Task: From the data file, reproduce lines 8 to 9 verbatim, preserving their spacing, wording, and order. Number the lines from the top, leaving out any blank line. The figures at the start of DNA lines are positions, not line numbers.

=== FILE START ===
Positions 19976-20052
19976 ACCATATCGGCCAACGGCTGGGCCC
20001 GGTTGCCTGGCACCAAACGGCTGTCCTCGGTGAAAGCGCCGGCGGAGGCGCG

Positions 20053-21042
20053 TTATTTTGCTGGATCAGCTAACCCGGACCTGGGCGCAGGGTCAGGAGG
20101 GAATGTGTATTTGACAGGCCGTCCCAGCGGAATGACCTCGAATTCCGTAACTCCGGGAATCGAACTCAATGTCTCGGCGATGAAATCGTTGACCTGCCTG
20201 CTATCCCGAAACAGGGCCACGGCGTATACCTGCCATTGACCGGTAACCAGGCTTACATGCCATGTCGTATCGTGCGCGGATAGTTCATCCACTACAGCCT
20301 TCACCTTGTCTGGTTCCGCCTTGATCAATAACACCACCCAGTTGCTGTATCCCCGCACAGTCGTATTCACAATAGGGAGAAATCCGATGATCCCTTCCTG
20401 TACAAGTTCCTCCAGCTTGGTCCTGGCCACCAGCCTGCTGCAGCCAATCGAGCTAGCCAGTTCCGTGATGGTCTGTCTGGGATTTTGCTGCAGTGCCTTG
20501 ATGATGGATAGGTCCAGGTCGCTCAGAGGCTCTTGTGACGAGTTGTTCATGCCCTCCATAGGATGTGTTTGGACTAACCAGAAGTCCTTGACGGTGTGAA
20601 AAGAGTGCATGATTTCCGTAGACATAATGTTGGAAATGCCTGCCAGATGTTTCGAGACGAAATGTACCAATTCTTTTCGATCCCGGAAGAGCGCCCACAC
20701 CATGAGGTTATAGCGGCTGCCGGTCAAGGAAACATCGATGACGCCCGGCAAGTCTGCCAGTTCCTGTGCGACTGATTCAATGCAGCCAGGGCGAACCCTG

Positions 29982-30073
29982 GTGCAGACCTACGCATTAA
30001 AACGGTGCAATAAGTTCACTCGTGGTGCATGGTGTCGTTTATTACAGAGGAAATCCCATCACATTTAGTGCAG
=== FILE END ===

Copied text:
20301 TCACCTTGTCTGGTTCCGCCTTGATCAATAACACCACCCAGTTGCTGTATCCCCGCACAGTCGTATTCACAATAGGGAGAAATCCGATGATCCCTTCCTG
20401 TACAAGTTCCTCCAGCTTGGTCCTGGCCACCAGCCTGCTGCAGCCAATCGAGCTAGCCAGTTCCGTGATGGTCTGTCTGGGATTTTGCTGCAGTGCCTTG